Bloomberg News

MF Traders Blocked by CME, Intercontinental Has Clients Fleeing

November 01, 2011

Oct. 31 (Bloomberg) -- MF Global Holdings Ltd.’s bankruptcy is sending some of the firm’s customers rushing for new clearing brokers after CME Group Inc. and Intercontinental Exchange Inc. blocked them from new business on their futures markets.

The holding company for the futures brokerage and broker- dealer run by former New Jersey governor and Goldman Sachs Group Inc. co-chairman Jon Corzine sought court protection today, less than a week after reporting a record quarterly loss and disclosing a $6.3 billion wager on European sovereign debt. The firm was also suspended from conducting business with the New York Federal Reserve as a primary dealer.

“It’s a real mess, and it’s all hands on deck,” said Jack Scoville, a vice president at Price Futures Group in Chicago, which used MF as its primary clearing firm. “We’re moving out of MF as fast as we possibly can. Everybody is.”

MF Global customers who want to liquidate a position are being told to contact the New York-based firm, according to spokespeople for the exchanges. CME Group, owner of the New York Mercantile Exchange, and Intercontinental Exchange’s U.S. and European markets said they’ve limited all trading for customers of MF Global to liquidation only. Establishing new positions is barred. Both exchange owners cited MF Global’s financial condition for limiting access.

“Until further notice, CME Group will no longer recognize MF Global or any of its divisions as a guarantor for purposes of floor trading privileges,” the Chicago-based exchange owner said in an e-mailed statement today. Intercontinental Exchange limited MF Global from its U.S. and European exchanges as well as its energy over-the-counter clearing business, according to the Atlanta-based company.

Trading Customers

“The process is on to move to new clearing houses,” said Ray Carbone, president of Paramount Options Inc. in New York, which did business with MF Global.

At the end of August, MF Global’s futures trading customers had $7.3 billion on deposit with the firm, according to data compiled by the Commodity Futures Trading Commission. Under U.S. law the client funds are kept in segregated accounts and protected in the event the broker files for bankruptcy.

The filing caused turmoil in commodity markets, Scoville of Price Futures said, with MF Global active in contracts from oil to wheat.

“MF is in the top five in clearing for commodities, so it’s not an insignificant thing,” he said.

Eurex, Europe’s largest futures exchange, said MF Global U.K. Ltd., the clearing member on its market, is fulfilling its clearing obligations, according to an e-mailed statement.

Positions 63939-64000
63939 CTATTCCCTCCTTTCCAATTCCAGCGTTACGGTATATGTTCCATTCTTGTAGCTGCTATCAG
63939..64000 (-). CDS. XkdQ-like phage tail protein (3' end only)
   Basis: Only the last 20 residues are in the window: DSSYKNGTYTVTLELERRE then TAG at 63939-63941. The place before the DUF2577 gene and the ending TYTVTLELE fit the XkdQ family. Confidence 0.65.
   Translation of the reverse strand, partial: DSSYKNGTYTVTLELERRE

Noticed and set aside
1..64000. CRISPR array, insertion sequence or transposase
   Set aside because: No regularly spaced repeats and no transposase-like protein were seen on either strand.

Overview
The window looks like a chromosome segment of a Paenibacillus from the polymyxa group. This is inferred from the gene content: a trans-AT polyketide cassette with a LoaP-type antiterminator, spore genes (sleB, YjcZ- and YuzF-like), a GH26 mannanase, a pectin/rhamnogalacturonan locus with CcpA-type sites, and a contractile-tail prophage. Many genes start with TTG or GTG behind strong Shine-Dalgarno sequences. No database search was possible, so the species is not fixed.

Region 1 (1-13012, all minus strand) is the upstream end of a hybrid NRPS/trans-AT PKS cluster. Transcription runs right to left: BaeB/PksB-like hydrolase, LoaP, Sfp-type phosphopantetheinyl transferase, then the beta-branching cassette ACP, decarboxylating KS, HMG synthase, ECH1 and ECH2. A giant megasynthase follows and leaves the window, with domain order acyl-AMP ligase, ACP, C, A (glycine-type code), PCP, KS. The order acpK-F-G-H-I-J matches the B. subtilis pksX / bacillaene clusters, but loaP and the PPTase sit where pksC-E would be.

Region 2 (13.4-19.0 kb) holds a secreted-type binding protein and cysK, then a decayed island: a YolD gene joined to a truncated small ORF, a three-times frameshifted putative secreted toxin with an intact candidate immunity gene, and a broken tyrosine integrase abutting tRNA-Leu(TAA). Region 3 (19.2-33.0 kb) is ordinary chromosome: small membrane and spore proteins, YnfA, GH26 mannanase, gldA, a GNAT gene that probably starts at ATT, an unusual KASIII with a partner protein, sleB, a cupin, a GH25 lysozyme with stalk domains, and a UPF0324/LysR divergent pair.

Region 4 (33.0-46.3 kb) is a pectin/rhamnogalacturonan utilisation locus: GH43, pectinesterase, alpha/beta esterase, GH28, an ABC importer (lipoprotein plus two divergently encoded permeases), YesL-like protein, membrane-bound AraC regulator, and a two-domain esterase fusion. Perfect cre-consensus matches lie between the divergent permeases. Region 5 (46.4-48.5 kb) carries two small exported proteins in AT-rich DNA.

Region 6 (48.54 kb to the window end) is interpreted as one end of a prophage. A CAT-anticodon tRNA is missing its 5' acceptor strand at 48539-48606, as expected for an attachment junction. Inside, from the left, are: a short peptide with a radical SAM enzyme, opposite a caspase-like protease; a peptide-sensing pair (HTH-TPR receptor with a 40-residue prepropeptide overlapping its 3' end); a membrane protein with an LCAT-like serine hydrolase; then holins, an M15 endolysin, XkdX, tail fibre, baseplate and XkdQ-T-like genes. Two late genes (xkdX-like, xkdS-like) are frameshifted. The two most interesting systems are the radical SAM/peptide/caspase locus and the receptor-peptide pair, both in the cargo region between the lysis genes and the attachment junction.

‘Swift Return’

MF Global U.K. entered the special administration regime, with KPMG LLP’s Richard Fleming, Richard Heis and Mike Pink being named joint special administrators, the Financial Services Authority said in a statement today. The administrative regime will allow for “the swift return of client assets,” the FSA said in the statement.

MF Global listed total debt of $39.7 billion and assets of $41 billion in Chapter 11 papers filed today in U.S. Bankruptcy Court in Manhattan. Its finance unit, MF Global Finance USA Inc., also filed.

“The boards of directors of both entities authorized the filing of the Chapter 11 petition in order to protect their assets,” the companies said today in a statement.

MF Global’s board had met through the weekend in New York to consider options including a sale to avert failure, according to a person with direct knowledge of the situation. It was stopped from doing new business with the New York Fed until it shows it’s able to fulfill its responsibilities as a primary dealer, according to a statement on the regulator’s website before the filing. Trading in MF Global’s stock was also halted.

Unsecured Creditors

The largest unsecured creditors include JPMorgan Chase Bank NA, as trustee for holders of $1.2 billion in debt, and Deutsche Bank Trust Co. as trustee for holders of $690 million in debt.

The company’s $325 million of 6.25 percent bonds, issued at par in August, fell 4 cents to 46 cents on the dollar at 1:46 p.m. in New York, for a yield of 27.1 percent, according to Trace, the bond-price reporting system of the Financial Industry Regulatory Authority. Its shares, which were halted today, fell 16 percent to $1.20 on Oct. 28 after reaching a low of 99 cents.

--With assistance from Tiffany Kary and Moming Shou in New York, Joseph Richter in Washington, Nandini Sukumar and Edward Evans in London. Editors: Pierre Paulden,

To contact the reporter on this story: Matthew Leising in New York at mleising@bloomberg.net

To contact the editor responsible for this story: Alan Goldstein at agoldstein5@bloomberg.net


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